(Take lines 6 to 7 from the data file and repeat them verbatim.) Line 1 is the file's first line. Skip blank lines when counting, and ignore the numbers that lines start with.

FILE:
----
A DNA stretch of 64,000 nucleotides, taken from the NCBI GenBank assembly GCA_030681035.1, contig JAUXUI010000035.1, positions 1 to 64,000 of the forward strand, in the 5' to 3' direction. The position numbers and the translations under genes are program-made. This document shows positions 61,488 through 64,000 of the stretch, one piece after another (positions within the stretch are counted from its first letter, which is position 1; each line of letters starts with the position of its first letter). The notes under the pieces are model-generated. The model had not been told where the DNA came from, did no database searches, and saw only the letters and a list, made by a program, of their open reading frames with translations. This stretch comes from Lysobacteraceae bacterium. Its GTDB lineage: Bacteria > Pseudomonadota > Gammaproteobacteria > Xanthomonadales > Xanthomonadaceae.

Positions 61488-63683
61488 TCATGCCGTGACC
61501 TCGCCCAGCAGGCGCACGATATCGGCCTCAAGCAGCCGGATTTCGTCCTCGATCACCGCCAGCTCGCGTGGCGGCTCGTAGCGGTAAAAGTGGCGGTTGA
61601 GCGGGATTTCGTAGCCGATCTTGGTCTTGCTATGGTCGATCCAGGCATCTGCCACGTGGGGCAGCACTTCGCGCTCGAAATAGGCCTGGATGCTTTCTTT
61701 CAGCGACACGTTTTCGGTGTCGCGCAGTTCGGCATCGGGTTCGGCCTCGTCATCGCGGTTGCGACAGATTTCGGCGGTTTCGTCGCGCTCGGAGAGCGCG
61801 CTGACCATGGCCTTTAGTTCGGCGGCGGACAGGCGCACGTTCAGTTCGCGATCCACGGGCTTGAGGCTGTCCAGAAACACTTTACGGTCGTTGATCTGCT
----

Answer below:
61701 CAGCGACACGTTTTCGGTGTCGCGCAGTTCGGCATCGGGTTCGGCCTCGTCATCGCGGTTGCGACAGATTTCGGCGGTTTCGTCGCGCTCGGAGAGCGCG
61801 CTGACCATGGCCTTTAGTTCGGCGGCGGACAGGCGCACGTTCAGTTCGCGATCCACGGGCTTGAGGCTGTCCAGAAACACTTTACGGTCGTTGATCTGCT